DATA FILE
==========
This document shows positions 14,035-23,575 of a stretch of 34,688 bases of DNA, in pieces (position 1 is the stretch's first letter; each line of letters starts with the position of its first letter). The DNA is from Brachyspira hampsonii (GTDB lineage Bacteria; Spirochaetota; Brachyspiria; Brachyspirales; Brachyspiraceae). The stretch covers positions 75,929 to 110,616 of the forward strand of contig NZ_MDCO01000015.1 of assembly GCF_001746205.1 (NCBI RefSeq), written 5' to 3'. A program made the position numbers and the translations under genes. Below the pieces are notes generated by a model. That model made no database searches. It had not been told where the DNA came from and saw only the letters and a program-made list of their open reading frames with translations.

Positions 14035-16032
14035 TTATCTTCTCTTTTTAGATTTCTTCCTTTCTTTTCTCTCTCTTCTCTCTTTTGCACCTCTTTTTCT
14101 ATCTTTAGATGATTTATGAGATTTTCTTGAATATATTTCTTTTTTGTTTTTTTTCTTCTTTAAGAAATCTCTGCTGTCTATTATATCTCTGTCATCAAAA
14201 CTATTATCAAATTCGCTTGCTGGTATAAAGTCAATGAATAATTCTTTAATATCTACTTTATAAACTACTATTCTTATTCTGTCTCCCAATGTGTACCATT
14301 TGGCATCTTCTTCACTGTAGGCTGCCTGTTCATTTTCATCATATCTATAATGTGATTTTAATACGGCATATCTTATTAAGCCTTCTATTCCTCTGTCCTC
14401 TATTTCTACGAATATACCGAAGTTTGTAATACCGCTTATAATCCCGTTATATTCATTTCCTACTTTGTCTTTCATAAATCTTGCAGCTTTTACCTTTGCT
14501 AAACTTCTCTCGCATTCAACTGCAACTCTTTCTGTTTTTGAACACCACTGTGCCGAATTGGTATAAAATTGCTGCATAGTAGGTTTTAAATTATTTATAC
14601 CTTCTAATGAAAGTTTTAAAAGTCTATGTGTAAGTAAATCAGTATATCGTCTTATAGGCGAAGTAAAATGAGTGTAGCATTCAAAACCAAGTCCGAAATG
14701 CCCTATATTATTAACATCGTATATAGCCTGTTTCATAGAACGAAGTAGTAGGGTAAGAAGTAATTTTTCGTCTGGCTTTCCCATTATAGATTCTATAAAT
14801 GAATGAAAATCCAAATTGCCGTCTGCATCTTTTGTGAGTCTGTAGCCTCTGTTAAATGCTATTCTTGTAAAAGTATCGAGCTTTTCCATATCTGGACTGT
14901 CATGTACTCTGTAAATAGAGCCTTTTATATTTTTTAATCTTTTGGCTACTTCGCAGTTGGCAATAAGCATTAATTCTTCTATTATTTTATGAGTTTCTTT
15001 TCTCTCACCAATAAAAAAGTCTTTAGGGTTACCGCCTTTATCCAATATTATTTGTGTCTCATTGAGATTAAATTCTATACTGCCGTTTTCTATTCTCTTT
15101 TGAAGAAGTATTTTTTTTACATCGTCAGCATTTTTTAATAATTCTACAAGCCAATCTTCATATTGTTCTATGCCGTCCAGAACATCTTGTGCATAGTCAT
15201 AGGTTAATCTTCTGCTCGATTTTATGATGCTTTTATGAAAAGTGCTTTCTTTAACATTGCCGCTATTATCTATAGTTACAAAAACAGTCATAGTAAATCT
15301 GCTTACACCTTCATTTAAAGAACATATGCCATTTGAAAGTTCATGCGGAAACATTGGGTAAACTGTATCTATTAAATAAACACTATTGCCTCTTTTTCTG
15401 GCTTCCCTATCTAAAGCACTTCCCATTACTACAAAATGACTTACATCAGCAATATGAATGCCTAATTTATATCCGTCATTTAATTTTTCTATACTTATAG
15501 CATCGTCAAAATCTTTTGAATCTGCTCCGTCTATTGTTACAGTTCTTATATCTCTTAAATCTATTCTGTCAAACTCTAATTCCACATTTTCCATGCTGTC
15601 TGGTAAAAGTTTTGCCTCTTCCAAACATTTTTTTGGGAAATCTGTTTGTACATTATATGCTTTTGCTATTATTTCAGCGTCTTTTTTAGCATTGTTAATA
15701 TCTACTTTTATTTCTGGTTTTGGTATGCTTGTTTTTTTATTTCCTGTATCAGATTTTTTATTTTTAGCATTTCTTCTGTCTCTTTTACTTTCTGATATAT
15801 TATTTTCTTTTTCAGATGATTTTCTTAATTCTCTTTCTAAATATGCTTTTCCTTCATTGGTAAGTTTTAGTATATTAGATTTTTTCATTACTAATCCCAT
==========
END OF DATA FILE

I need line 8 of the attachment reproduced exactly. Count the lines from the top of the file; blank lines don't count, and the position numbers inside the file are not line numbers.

14501 AAACTTCTCTCGCATTCAACTGCAACTCTTTCTGTTTTTGAACACCACTGTGCCGAATTGGTATAAAATTGCTGCATAGTAGGTTTTAAATTATTTATAC